An inter­dis­ci­pli­nary team of North­eastern researchers has received a three-​​year, $1.1 mil­lion grant from the National Sci­ence Foun­da­tion to develop a deci­sion frame­work for designing build­ings that are both resilient and sus­tain­able in the face of mul­tiple hazards—specifically, earth­quakes, flooding, and high winds.

The research team com­prises four North­eastern pro­fes­sors in the Depart­ment of Civil and Envi­ron­mental Engi­neering: Asso­ciate pro­fessor and prin­cipal inves­ti­gator Mehrdad Sasani; pro­fessor Matthias Ruth; and assis­tant pro­fes­sors David Fannon and Matt Eck­elman. Ruth and Fannon also hold joint appointments—Ruth’s pri­mary appoint­ment is the School of Public Policy and Urban Affairs, while Fannon’s pri­mary appoint­ment is in the School of Archi­tec­ture in the Col­lege of Arts, Media and Design.

Tufts Uni­ver­sity asso­ciate pro­fessor Laurie Baise and William Coul­bourne, director of wind and flood hazard mit­i­ga­tion at the Applied Tech­nology Council, are also co-​​principal investigators.

The team empha­sized the impor­tance of taking an inter­dis­ci­pli­nary approach to this project. Together, the researchers will leverage their exper­tise in areas such as per­for­mance based engi­neering, col­lapse analysis, sus­tain­able archi­tec­ture design, building life­cycle assess­ment, eco­nomics, and public policy.

As a society, we need build­ings that per­form their func­tion well in response to haz­ards and last as long as they are designed for, build­ings that are both resilient and sus­tain­able,” Sasani said. “The goal of our research is to create a frame­work that could help designers sys­tem­i­cally con­sider mul­tiple haz­ards with dif­ferent sever­i­ties and stake­holders to make informed deci­sions throughout the design process.”

The team noted that cur­rent research and design approaches typ­i­cally involve designing build­ings to with­stand each hazard inde­pen­dent of the others, but not a con­sis­tent design to with­stand mul­tiple haz­ards. Fur­ther­more, the researchers said these approaches do not sys­tem­at­i­cally inte­grate resilience and sus­tain­ability over the lifespan of a building’s var­ious systems.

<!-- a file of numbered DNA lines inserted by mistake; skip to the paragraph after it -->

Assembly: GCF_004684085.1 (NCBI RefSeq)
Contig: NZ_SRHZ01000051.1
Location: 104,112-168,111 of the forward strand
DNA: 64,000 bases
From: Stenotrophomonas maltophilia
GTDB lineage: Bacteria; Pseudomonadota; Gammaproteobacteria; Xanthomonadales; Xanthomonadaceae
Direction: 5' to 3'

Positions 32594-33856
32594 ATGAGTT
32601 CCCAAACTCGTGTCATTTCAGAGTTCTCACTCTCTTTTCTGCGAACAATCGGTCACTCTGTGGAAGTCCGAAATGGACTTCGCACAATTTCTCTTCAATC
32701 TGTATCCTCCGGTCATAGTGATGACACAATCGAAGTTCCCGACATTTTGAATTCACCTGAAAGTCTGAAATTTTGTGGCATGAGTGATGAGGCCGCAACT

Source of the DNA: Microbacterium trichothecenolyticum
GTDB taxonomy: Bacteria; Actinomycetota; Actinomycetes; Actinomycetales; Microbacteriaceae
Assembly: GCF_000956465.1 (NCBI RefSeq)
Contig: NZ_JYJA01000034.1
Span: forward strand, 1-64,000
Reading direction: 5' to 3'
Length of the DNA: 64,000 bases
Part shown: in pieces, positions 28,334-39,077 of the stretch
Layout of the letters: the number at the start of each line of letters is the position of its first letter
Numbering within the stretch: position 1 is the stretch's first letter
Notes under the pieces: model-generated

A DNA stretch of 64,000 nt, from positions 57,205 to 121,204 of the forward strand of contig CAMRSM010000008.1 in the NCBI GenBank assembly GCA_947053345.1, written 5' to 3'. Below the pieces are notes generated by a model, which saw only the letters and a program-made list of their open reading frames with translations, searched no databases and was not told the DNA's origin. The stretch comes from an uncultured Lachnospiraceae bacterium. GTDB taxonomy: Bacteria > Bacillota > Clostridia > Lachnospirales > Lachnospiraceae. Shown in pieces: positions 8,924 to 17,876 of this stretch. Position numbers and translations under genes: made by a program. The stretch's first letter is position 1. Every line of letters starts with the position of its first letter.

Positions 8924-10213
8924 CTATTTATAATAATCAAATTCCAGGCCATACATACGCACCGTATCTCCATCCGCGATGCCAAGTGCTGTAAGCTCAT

This project, the researchers said, extends beyond performance-​​based engi­neering and cur­rent building codes and stan­dards to account for the resilience and sus­tain­ability of build­ings. Their frame­work would sup­port informed deci­sions based on mea­suring the envi­ron­mental impact of build­ings throughout their life, quan­ti­fying build­ings’ func­tional per­for­mance in the face of envi­ron­mental haz­ards, and ensuring con­sis­tent resilience across mul­tiple hazards.

Designing more effi­cient, adapt­able, and resilient build­ings can have a big impact on reducing the nation’s envi­ron­mental impact,” Fannon said.

One of the goals is for their frame­work to pro­vide uni­form resilience across dif­ferent hazards—that is, build­ings designed for sites prone to one hazard or another will face roughly the same recovery time and roughly equal loss of func­tion­ality over their lifespan.

Their research will examine how well build­ings in three rep­re­sen­ta­tive cities—Boston, Miami, and San Francisco—are designed to with­stand these types of envi­ron­mental haz­ards; each city, they noted, faces at least two of these hazards.

The team envi­sions their final design frame­work being used to inform building codes, risk val­u­a­tion, and design prac­tices, and could help designers, owners, reg­u­la­tors, and insurers to eval­uate the con­tin­uing per­for­mance of build­ings in the face of adverse events.

This multi-​​hazard approach gets away from the men­tality of design based on the impact of the last dis­aster and instead shapes the decision-​​making in a way that sup­ports a much more sus­tain­able, long-​​term per­for­mance of these build­ings that syncs with the needs of their occu­pants over time,” Ruth said.